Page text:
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What is the NAVIO System?

The NAVIO system is an advancement in the way our orthopedic surgeons perform a partial knee replacement. The system works in conjunction with our surgeon's skilled hands to achieve the precise positioning of the knee implant based on each patient's unique anatomy. This added level of accuracy can help improve the function, feel and potential longevity of the partial knee implant.

The NAVIO system is very precise. Using computer assistance to re-create the patient's anatomy, a 3-D model of the patient's knee is generated. Using this model, the NAVIO system computer allows the surgeon to create a unique surgical plan, which is tailored to each patient's specific anatomy and ligament balance. The NAVIO system does not perform the procedure; rather it guides the surgeon by providing accuracy and precision — crucial to the success of the surgery.

After creating the plan, the surgeon uses the NAVIO handpiece to sculpt away the bone damaged by osteoarthritis, saving all the ligaments. The NAVIO handpiece uses robotic assistance to only remove the damaged bone according to the surgical plan. Once the damaged bone is removed, the artificial implant is secured into place. One of the many benefits of the robotic-assisted NAVIO system is that patients do not need a CT, which reduces their exposure to radiation and the overall cost.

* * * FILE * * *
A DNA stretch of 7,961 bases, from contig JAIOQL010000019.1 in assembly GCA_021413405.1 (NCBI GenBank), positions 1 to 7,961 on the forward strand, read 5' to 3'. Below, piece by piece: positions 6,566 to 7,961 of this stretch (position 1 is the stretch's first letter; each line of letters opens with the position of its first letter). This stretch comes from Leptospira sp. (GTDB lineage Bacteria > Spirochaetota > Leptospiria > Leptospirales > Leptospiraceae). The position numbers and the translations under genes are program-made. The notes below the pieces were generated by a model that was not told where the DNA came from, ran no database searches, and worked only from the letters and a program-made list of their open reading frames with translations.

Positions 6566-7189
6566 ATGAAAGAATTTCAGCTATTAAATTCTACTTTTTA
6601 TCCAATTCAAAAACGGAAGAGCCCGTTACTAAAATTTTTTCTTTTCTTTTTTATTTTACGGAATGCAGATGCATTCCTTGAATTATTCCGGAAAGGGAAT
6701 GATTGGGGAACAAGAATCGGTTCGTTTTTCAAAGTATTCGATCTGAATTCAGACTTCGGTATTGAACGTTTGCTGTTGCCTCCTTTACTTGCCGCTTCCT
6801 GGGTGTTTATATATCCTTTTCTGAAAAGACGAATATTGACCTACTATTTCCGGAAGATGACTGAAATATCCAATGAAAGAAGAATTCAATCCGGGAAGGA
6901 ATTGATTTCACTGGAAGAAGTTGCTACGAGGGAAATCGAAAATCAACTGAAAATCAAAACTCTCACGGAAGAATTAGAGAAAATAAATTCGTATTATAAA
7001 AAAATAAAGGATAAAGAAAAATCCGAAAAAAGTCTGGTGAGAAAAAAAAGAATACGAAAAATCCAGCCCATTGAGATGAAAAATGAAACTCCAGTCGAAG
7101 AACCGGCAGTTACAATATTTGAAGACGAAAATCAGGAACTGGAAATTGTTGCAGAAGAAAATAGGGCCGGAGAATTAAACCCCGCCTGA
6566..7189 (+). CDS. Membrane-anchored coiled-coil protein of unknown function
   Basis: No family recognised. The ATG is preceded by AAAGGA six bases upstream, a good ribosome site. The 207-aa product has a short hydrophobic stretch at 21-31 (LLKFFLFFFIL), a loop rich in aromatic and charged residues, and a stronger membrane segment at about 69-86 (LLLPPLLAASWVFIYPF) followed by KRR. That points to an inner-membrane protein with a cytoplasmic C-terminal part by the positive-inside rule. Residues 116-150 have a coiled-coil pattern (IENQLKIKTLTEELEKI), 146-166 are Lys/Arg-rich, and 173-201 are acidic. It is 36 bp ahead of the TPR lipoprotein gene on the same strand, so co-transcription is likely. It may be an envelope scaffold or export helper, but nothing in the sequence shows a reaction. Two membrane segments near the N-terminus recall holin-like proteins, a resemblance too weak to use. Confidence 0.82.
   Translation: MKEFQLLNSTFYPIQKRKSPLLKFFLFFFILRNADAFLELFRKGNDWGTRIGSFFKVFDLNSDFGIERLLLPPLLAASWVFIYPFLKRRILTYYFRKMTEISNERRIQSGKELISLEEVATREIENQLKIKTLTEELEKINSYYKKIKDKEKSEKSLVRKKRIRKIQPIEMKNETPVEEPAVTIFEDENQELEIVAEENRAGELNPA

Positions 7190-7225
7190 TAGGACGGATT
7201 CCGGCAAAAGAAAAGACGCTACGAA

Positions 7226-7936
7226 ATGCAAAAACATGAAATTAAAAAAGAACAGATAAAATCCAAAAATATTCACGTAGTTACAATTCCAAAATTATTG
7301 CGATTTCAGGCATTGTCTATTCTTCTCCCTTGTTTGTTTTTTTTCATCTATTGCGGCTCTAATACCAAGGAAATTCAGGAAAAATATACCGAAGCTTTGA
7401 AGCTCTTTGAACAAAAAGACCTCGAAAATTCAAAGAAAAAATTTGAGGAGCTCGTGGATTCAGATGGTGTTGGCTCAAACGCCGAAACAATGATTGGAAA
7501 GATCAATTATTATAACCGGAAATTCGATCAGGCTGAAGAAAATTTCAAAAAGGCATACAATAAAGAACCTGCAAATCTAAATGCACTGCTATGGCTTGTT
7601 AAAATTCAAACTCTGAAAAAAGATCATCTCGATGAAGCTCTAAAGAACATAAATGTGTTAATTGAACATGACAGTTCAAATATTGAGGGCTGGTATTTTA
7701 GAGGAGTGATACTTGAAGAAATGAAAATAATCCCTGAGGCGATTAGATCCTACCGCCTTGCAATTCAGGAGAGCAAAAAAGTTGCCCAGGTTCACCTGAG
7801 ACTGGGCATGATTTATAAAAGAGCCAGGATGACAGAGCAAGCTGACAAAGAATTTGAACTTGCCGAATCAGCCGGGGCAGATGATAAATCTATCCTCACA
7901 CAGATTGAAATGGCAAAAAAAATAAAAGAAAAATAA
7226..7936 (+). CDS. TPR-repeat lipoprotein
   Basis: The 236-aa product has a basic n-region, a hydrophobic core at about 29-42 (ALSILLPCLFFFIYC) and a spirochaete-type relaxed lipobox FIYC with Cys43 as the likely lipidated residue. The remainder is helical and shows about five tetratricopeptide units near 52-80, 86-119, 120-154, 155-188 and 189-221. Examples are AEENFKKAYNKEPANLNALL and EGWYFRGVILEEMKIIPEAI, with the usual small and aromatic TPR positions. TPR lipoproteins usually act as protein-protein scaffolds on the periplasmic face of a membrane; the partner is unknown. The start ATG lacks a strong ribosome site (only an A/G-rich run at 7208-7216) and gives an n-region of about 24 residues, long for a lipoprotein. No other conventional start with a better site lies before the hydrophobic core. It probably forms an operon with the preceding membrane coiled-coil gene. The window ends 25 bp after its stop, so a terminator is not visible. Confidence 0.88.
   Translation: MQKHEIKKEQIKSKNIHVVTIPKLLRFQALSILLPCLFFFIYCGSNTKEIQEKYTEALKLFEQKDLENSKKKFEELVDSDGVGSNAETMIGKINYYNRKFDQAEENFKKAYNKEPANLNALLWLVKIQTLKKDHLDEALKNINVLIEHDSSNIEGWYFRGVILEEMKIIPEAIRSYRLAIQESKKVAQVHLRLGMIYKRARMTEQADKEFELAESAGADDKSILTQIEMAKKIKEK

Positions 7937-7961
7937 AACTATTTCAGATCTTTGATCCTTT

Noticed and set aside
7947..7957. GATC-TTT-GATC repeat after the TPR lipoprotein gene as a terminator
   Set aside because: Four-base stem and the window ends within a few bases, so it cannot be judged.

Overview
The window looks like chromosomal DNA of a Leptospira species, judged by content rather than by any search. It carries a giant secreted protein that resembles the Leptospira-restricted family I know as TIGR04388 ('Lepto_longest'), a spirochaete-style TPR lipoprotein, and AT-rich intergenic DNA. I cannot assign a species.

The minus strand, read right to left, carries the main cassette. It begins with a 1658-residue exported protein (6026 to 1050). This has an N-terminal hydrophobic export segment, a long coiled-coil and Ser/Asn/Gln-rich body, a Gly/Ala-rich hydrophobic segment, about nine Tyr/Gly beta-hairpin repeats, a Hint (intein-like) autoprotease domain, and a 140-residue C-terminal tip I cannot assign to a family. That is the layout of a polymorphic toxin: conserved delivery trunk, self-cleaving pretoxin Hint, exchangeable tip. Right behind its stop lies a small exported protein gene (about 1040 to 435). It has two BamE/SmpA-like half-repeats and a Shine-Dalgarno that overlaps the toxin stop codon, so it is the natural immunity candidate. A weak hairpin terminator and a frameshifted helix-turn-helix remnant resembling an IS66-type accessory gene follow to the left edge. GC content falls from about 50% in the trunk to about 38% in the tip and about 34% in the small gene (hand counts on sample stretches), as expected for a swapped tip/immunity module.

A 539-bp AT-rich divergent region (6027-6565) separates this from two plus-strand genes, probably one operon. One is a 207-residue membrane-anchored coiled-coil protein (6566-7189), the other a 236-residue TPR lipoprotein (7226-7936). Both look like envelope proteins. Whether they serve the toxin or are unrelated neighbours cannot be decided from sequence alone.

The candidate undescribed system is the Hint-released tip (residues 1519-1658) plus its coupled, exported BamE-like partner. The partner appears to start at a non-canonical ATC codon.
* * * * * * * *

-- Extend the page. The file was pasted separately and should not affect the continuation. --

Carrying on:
The NAVIO system is available at A.O. Fox Hospital, part of the Bassett Healthcare Network, in Oneonta, NY

As a partial knee replacement procedure, the NAVIO system offers a number of benefits compared to total knee replacement, including:

    • Less pain.1
    • Quicker rehabilitation and recovery.2
    • Lower risk of complications.3
    • More natural knee movement.4
    • Smaller incisions.5
    • Improved range of motion.2
    • Shorter hospital stay.1
    • Less removal of bone and cartilage.
    • No removal of ligaments.

Most insurance plans cover partial knee replacement. Call your insurance provider to verify coverage.

1 Brown, NM, et al., “Total Knee Arthroplasty has Higher Postoperative Morbidity than Unicompartmental Knee Arthroplasty: A Multicenter Analysis,” The Journal of Arthroplasty, 2012
2 Hall et al., “Unicompartmental Knee Arthroplasty (Alias Uni-Knee): An Overview With Nursing Implications,” Orthopaedic Nursing, 2004; 23(3): 163-171
3 Hernigou, Ph, Deschamps, G., “Alignment Influences Wear in the Knee After Medial Unicompartmental Arthroplasty.”, Clin Orthop Relat Res., Volume 423, June 2004, pp 161-165
4 Laurencin CT, Zelicof SB, Scott RD, Ewald FC. Unicompartmental versus total knee arthroplasty in the same patient. A comparative study. Clin Orthop Relat Res. 1991 Dec;(273):151–156
5 Repicci, JA, et al., “Minimally invasive surgical technique for unicondylar knee arthroplasty,” J South Orthopedic Association, 1999 Spring; 8(1): 20-7.

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